*** sailor suits : American styles non-traditional

U.S. Sailor Suits: Styles--Non-traditional Jacket Suits

sailor suit styles
Figure 1.--This charming cabinet card shows a serious boy in a jacket sailor suit with his sister who wears a sailor dress. The jacket has traditional stripe detailing, but was not like any real naval uniform. This one is styled rather like a cut-away jacket. This portrait is not dated, but looks to have been taken about 1900. The mount suggests it was taken about 1900-05, but in could have been taken in the late-1890s.

The first sailor suits were replicas of actual naval uniforms, but this soon changed. There were, however, a wide variety of sailor suits styles, especially blouse styles. These varied blouse styles were common in the 1860s and 70s. Some seamstresses used the same imaginination on boys sailor suits as they did with girl's dresses. Some were rather elaborate, varying substantially from actual naval uniforms. The suit here is a good example (figure 1). Another good example is the St. Clar boys. We also notice sailor suits done with jackets rather than the traditional middy blouse. While the jackets commonly had sailor detailing they were not based on any actual naval uniforms. As far as we can tell, by the turn of the 20th century these non-traditional styles had largely disappeared.


We also notice sailor suits done with jackets rather than the traditional middy blouse. While the jackets commonly had sailor detailing they were not based on any actual naval uniforms. The standard sailor suit was a middy blouse and matching pants. We also note sailor suits that were done with jackets rather than middy blouses. These jacket suits were not commonly made like actual uniforms. (There were sone naval uniforms made with jackets in the early-19th century, but they were not very common.) The boys suits with these jackets often used naval colors (mostly navy blue), and often the striped detailing common on sailor suits, but the cut of the jackets were quite varied. We mostly see these suits in the late-19th century or very early-20th century. These were dress up garments while the standard middy blouse suit could be more varied, worn for school and play as well as dress up garments. The garments under the jackets varied.


Vests are not a garment usually associated with sailor suits. The basic blouse sailor suit was a very simple garment, the anthesis of trends in the late-19th and early-20th century for elaborate , even fancy dress, including children's fashions. This impacted the sailor suit. We see the intriduction of jackets, making it more like standard suits boys were wearing. We also see the introduction of vdests which were very common with suits at the time. we see countless boys wearing three-piece suits in the photographic record. It is difficult to tell just what these garments were . We note the term 'vestee' being used. They seem to have developed out of the dickies or shields that evolved to cover the space created by the standard V-collar of the sailor suit. Unfiortunaeky, we don't get to see just wj=hat this garment is in the ophotography of the day. The boy here has a garment with the same stripe detailing as his V-collar. It looks to be more than a simple dickie. We have other images showing that the vestees were more like a vest han a shield. Unlike true vests, they rarely buttoned up the front. Not all boys wore vests with jackets. We someboys wearing blouses instead. This seems less common, but we do see some exanoles. We are not entirely sure about the chronoklogy of these garments, but most of the ones we have found are from the 1890s-1900s decades. That is just our initial assessment.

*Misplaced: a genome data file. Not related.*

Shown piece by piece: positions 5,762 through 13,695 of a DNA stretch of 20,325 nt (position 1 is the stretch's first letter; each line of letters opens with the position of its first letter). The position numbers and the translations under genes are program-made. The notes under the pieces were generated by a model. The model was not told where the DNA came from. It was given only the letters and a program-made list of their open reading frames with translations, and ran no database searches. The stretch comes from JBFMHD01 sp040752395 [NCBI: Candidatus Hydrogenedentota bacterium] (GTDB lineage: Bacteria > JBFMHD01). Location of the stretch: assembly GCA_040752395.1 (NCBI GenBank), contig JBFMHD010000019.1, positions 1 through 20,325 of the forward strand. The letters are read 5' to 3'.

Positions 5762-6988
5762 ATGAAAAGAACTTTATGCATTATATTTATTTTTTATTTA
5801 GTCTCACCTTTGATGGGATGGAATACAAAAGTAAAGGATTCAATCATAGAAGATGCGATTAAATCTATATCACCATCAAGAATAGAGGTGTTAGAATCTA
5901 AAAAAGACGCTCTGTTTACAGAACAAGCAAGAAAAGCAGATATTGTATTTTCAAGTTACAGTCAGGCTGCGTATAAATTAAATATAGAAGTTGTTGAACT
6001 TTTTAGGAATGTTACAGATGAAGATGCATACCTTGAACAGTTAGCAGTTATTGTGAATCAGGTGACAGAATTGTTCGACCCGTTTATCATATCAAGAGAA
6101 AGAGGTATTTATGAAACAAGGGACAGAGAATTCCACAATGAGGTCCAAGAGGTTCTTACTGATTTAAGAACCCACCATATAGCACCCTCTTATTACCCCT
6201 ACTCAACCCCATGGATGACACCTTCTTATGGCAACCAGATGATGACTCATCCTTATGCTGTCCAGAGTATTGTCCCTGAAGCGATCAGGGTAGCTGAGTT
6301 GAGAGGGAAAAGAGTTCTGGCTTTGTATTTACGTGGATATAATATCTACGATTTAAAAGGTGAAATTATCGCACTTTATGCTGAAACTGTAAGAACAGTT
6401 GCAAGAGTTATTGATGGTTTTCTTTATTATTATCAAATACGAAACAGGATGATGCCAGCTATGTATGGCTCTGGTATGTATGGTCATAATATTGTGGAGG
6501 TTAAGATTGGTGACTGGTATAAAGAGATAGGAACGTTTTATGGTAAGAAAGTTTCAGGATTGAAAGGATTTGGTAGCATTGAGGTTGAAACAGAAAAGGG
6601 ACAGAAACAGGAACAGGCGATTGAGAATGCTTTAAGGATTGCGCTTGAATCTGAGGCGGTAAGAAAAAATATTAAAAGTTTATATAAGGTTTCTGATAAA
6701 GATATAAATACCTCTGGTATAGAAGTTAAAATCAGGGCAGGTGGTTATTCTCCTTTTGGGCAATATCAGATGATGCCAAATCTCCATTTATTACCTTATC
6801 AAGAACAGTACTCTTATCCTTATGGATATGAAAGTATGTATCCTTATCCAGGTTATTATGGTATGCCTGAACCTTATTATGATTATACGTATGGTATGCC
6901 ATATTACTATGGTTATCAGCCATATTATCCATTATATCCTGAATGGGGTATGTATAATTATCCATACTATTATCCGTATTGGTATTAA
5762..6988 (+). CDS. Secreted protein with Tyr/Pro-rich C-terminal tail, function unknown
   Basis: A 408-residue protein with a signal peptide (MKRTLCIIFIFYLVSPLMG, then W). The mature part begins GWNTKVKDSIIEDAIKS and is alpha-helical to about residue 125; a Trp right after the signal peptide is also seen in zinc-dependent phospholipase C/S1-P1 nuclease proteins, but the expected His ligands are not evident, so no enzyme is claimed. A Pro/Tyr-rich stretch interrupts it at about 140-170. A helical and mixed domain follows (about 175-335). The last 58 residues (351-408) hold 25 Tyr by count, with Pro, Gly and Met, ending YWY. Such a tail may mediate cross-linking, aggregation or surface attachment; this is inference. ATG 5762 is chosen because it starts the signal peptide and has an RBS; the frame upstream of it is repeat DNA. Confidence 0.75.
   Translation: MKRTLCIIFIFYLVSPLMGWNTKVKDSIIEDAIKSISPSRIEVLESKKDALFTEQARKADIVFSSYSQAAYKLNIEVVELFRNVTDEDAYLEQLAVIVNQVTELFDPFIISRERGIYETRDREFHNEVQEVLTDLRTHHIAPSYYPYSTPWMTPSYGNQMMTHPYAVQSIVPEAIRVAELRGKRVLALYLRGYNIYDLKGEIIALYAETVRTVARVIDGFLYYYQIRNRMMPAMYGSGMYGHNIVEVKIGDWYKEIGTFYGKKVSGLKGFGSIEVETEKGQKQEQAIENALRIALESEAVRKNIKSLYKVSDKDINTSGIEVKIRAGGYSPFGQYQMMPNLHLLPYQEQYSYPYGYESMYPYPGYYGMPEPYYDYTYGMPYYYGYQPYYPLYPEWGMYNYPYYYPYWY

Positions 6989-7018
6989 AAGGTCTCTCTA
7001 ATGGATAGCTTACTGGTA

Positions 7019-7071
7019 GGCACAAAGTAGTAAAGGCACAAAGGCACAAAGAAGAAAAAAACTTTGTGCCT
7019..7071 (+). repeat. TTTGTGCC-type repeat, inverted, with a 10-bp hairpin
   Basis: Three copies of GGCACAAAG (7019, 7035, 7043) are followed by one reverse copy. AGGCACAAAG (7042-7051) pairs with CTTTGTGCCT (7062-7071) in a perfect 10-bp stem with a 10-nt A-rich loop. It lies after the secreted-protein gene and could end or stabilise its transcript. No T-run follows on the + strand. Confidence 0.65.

Most of the styling of a traditional sailor suit was on the blouse. We note some 19th century suits with styling on the pants, but this was quite rare in the 20th century. While much of the styling of sailor blouses was based on actual uniforms, this was less true for the pants. The pants of naval uniforms were not commonly decorated with elborate detailing. We do note vertical side stripes in the 19th century. Rarely were the strips detailing on the blouse repeated on the trousrs. Many were bell-bottom trousers. This was a style offered in some suits. In fact, during the early 20th entury, bell-bottoms as part of a sailor suit was spme of the rare long pants boys wore. They were also commonlu offerd as knee pants, short pants, and to a lesser extent knickers. Another factor is the fabric. Sailor blouses were sometimes done in shirting rather than heavier suit fabric. The oants were more commionly done in the heavier suiting fabric. Thuis the fabric is more likely to match jackets than blouses, but blouses for winter warb were sometimes done in the heavoer fabric.


Sailor Suit Country Related Pages:
[Return to theMain U.S. country sailor suit styling page]
[Return to theMain U.S. country sailor styling page]
[Austrian] [Belgian] [Danish] [Dutch] [English] [French] [German] [Italian] [Polish] [Swiss] [Ulster]

Other Related Pages:
[Sailor suits] [Kilts] [Smocks] [Pinafores] [Sailor Hats] [Blouses]
[Ring Bearers] [Long hair] [Ringlet curls] [Hair bows] [Bangs] [Collars] [Bows]

Navigate the Boys' Historical Clothing Web Site:
[Return to clothing styles]
[Introduction] [Activities] [Biographies] [Chronology] [Countries]
[Bibliographies] [Contributions] [FAQs] [Glossaries] [Images] [Links] [Registration] [Tools]
[Boys' Clothing Home]

Created: 9:49 PM 6/27/2009
Last updated: 1:27 AM 2/2/2014